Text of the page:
The saving grace of this record turns out to be Melissa James’ performance as Nicki, Rachel’s sister, as her takes on ‘Saving All My Love For You’ and ‘All At Once’ are the real deal, both outstandingly done and oozing the quality that Burke seems to be missing. And as the album closes with the iconic ‘I Wanna Dance With Somebody’, her charmless ‘come ons’ and ‘I wanna see your hands up’ stick out like a sore thumb. Definitely a show to be experienced live with Beverley Knight rather than listened to here – you might as well just put Whitney’s greatest hits on instead.

Review: 9 to 5 The Musical, New Wimbledon Theatre

“It’s enough to drive you crazy if you let it”

With a score that incorporates both songs from her back catalogue and newly penned numbers by Dolly Parton and a book from Patricia Resnick, one of the co-writers of the film on which it based which also featured Parton’s screen debut, there was little danger of 9 to 5 The Musical ever veering too far from the template which saw it become a cinematic success. But though its crowd-pleasing adherence to the film brings a definite feel-good factor, which is best characterised by the effervescent opening rendition of the title song, it also imposes limits on just how successful a piece of musical theatre it can be.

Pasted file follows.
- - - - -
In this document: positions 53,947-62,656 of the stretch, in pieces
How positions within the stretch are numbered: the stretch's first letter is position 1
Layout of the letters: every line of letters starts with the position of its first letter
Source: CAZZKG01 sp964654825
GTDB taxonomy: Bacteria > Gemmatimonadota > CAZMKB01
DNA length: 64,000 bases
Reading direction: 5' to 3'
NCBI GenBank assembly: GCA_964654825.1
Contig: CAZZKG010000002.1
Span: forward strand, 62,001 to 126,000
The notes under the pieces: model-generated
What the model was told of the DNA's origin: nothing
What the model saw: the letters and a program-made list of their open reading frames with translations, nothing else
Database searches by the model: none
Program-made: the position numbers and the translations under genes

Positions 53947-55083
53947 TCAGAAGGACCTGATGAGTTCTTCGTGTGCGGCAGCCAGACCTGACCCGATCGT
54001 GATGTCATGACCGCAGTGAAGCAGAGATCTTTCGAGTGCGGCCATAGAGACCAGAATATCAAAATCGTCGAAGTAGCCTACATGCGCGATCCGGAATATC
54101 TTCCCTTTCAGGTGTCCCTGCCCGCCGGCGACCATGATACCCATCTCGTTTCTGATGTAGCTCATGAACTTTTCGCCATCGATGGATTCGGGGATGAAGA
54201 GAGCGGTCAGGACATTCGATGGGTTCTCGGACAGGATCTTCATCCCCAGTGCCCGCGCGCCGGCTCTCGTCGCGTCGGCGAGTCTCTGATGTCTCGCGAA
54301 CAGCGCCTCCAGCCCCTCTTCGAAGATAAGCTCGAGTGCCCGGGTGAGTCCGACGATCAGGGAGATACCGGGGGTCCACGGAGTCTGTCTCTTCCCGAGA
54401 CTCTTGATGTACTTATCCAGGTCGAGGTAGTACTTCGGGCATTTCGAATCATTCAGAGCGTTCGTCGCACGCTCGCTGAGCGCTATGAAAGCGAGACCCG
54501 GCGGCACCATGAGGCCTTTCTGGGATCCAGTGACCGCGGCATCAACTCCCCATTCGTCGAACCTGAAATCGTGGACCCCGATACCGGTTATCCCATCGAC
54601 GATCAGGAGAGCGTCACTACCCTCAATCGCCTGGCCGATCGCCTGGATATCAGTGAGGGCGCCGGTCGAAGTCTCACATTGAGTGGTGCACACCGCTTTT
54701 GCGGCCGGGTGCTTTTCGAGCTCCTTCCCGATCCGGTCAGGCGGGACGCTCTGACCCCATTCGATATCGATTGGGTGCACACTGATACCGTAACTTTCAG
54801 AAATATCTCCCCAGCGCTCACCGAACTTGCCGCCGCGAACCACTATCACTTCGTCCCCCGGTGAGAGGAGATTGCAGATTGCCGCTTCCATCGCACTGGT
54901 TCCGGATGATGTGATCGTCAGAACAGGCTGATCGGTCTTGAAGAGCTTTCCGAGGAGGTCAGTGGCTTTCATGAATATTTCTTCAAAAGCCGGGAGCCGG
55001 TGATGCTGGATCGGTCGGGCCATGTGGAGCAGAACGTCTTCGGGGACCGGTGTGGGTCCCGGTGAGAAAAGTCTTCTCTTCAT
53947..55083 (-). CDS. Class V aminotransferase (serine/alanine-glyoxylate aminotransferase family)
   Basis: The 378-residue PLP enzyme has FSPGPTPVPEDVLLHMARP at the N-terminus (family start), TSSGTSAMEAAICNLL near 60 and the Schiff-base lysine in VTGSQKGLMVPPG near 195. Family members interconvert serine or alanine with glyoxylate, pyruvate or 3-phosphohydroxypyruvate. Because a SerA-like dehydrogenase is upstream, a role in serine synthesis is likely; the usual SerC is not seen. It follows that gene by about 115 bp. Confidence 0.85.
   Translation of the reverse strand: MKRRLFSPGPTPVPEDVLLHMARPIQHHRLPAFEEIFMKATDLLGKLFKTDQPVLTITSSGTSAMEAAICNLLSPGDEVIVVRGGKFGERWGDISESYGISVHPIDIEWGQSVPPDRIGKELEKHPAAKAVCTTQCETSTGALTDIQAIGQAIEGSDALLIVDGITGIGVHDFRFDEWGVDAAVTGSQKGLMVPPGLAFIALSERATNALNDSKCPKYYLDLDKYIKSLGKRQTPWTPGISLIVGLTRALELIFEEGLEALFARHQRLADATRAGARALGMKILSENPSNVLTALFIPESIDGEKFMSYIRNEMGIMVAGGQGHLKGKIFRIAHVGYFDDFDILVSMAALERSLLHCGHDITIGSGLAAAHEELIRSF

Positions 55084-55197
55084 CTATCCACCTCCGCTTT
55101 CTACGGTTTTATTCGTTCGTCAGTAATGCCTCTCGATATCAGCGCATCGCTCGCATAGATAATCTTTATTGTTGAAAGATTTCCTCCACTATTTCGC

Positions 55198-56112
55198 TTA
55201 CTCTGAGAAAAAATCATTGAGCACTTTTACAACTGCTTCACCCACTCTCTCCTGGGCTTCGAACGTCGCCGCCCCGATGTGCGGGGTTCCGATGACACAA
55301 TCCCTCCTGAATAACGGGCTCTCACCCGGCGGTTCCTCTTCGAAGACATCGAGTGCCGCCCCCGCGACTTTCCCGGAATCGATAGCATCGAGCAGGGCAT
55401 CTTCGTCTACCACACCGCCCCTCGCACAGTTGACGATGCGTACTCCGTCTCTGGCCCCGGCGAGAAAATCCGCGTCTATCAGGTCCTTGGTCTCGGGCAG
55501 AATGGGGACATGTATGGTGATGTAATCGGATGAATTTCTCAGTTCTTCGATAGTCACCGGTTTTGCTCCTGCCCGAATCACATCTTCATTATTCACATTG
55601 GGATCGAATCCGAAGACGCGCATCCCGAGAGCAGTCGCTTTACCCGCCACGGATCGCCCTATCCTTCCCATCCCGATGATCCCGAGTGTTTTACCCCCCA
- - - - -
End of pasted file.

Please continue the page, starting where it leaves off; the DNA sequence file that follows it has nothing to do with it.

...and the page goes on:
It’s 1979 and the office of Consolidated Companies, typical of most workplaces at the time, is a bearpit for the female of the species. But the tide is changing and as three women in this particular environment come together in the face of sexist adversity and an inadvertent deployment of some rat poison, an alternative way of running the company springs to mind and suggests that the future might not be so grim after all.  Continue reading “Review: 9 to 5 The Musical, New Wimbledon Theatre”

Re-review: Ghost the musical, Piccadilly

“It’s just relief to suspend my disbelief”

It feels a bit like I’m cursed when it comes to Ghost the Musical. I booked it at the beginning of the year to see the original cast before they went to Broadway and Sharon D Clarke injured herself so I missed her and this time round, eager to see Mark Evans’ acting and musical talent / damn fine abs *delete as appropriate, we arrived at the theatre to find his understudy was on. It is not the end of the world when that happens of course but it is sometimes a disappointment when one is looking forward to seeing a particular person (though it helps that there’s videos like this to fall back on) and as it turned out, when I saw the name of the understudy – Spencer O’Brien – I was actually quite pleased as he is someone I have great residual affection for as he was in the cast of the superlative Salad Days the Christmas before last.

And though my feelings about the show were decidedly mixed when I saw it last – review here – I’d listened to the soundtrack quite a bit since then and discovered that it really is a grower. I really like a good proportion of it and so was quite happy to revisit the show, with the bonus of a new cast and a companion that had not seen it before, and in the end I found that I actually enjoyed it much more. The key for me and the soundtrack helped immensely here, is to think of it as a chamber musical, a small intimate piece essentially for four characters, and let the rest simply glide by in a rush of neon light and slow-motion walking.   Continue reading “Re-review: Ghost the musical, Piccadilly”